and let us test what will happen at the end of his life;

for if the righteous man is God’s child, he will help him,

and will deliver him from the hand of his adversaries.

Let us test him with insult and torture,

so that we may find out how gentle he is,

and make trial of his forbearance.

Let us condemn him to a shameful death,

for, according to to what he says, he will be protected.

Thus they reasoned , but they were led astray,

for their wickedness blinded them,

and they did not know the secret purposes of God,

nor hoped for the wages of holiness,

nor discerned the prize for blameless souls;

for God created us for incorruption,

and made us in the image of his own eternity,

but through the devil’s envy death entered the world,

and those who belong to his company experience it.

Psalm 91 (1979 Book of Common Prayer):

He who dwells in the shelter of the Most High,

abides under the shadow of the Almighty.

He shall say to the LORD,

“You are my refuge and my stronghold,

my God in whom I put my trust.”

He shall deliver you from the snare of the hunter,

and from the deadly pestilence.

4 He shall cover you with his pinions,

and you shall find refuge under his wings.

You shall not be afraid of any terror by night,

nor of the arrow that flies by day;

Of the plague that stalks in the darkness,

nor of the sickness that lays waste at mid-day.

7  A thousand shall fall at your side

and ten thousand at your right hand,

but it shall not come near you.

8  Your eyes have only to behold

to see the reward of the wicked.

9  Because you have made the LORD your refuge,

and the Most High your habitation,

10  There shall no evil happen to you,

neither shall any plague come near your dwelling.

11  For he shall give his angels charge over you,

to keep you in all your ways.

12  They shall bear you in their hands,

lest you dash your foot against a stone.

13  You shall tread upon the lion and adder;

you shall trample the young lion and the serpent under your feet.

14 Because he is bound to me in love,

therefore I will deliver him;

I will protect him, because he knows my name.

15 He shall call upon me, and I will answer him;

I am with him in trouble;

I will rescue him and bring him to honor.

16 With long life will I satisfy him,

and show him my salvation.

FIRST READING AND PSALM:  OPTION #2

Jeremiah 11:18-20 (New Revised Standard Version):

It was the LORD who made it made known to me, and I knew;

then you showed me their evil deeds.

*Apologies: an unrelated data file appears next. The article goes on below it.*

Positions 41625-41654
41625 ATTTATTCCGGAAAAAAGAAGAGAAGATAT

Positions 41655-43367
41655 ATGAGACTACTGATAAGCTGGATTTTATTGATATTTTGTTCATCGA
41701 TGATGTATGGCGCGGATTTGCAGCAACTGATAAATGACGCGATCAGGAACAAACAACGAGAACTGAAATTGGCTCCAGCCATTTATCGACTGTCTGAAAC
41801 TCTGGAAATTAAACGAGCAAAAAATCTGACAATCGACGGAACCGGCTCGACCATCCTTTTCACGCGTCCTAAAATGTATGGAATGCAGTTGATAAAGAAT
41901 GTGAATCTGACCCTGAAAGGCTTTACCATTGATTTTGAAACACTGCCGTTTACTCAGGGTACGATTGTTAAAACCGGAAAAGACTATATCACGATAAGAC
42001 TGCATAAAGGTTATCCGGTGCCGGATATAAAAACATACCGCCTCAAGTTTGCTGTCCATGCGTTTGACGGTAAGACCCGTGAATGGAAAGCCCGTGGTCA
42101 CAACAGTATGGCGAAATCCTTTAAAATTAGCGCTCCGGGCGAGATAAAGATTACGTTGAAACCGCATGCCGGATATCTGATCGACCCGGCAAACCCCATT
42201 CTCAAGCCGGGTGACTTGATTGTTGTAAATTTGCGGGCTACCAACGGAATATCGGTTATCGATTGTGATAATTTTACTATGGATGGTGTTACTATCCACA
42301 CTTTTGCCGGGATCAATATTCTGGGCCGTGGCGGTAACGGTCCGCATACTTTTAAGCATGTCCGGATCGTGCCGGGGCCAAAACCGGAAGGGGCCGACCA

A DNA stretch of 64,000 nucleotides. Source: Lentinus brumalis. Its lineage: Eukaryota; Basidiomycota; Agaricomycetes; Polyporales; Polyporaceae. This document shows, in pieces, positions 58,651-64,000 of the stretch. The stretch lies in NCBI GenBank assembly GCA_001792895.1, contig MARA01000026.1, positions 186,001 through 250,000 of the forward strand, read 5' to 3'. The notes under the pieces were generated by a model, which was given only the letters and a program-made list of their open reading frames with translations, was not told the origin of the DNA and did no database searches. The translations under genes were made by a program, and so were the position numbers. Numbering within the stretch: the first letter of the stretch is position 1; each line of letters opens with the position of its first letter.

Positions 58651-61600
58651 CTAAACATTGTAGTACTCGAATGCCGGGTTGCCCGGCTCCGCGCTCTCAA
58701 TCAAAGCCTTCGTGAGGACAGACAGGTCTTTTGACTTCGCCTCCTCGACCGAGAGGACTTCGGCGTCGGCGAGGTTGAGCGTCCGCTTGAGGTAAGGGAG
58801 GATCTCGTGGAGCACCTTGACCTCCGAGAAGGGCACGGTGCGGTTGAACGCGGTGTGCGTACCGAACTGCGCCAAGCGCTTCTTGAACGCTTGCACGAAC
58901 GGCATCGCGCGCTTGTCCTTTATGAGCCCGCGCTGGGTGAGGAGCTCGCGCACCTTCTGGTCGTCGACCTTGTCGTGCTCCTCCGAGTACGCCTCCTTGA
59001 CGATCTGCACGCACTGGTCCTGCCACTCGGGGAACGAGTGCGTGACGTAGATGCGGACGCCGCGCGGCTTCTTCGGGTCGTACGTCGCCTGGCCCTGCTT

But I was like a gentle lamb led to the slaughter.

And I did not know it was against me that they devised schemes, saying,

Let us destroy the tree with its fruit,

let us cut him off from the land of the living,

so that his name will no longer be remembered!

But you, O LORD of hosts, who judge righteously,

who try the heart and the mind,

let me see your retribution upon them,

for to you I have committed my cause.

Psalm 54 (1979 Book of Common Prayer):

1 Save me, O God, by your Name;

in your might, defend my cause.

Hear my prayer, O God;

give ear to the words of my mouth.

For the arrogant have risen up against me,

and the ruthless have sought my life,

those who have no regard for life.

Behold, God is my helper;

it is the Lord who sustains my life.

5 Render evil to those who spy on me;

in your faithfulness, destroy them.

6 I will offer you a freewill sacrifice

and praise your Name, O LORD, for it is good.

7 For you have rescued me from every trouble,

and my eye has seen the ruin of my foes.

SECOND READING

James 3:13-4:3, 7-8a (Revised English Bible):

Which of you is wise or learned? Let him give practical proof of it by his right conduct, with the modesty that comes of wisdom.  But if you are harbouring bitter jealousy or the spirit of rivalry in your hearts, stop making false claims in defiance of the truth.  This is not the wisdom that comes from above; it is earth-bound, sensual, demonic.  For with jealousy and rivalry come disorder and the practice of every kind of evil.  But the wisdom from above is in the first place pure; and then peace-loving, considerate and sincere, rich in compassion and in deeds of kindness that are its fruit.  Peace is the seed-bed of righteousness, and the peacemakers will reap its harvest.

What causes fighting and quarrels among you?  Is not their origin the appetites that war in your bodies?  You want what you cannot have, so you murder; you are envious, and cannot attain your ambition, so you quarrel and fight.  You do not get what you want, because you pray from the wrong motives, in order to squander what you get on your pleasures.

Submit then to God.  Stand up to the devil, and he will turn and run.  Come close to God, and he will draw close to you

GOSPEL READING

Mark 9:30-37 (Revised English Bible):

They left that district and made their way through Galilee.  Jesus did not want anyone to know, because he was teaching his disciples, and telling them,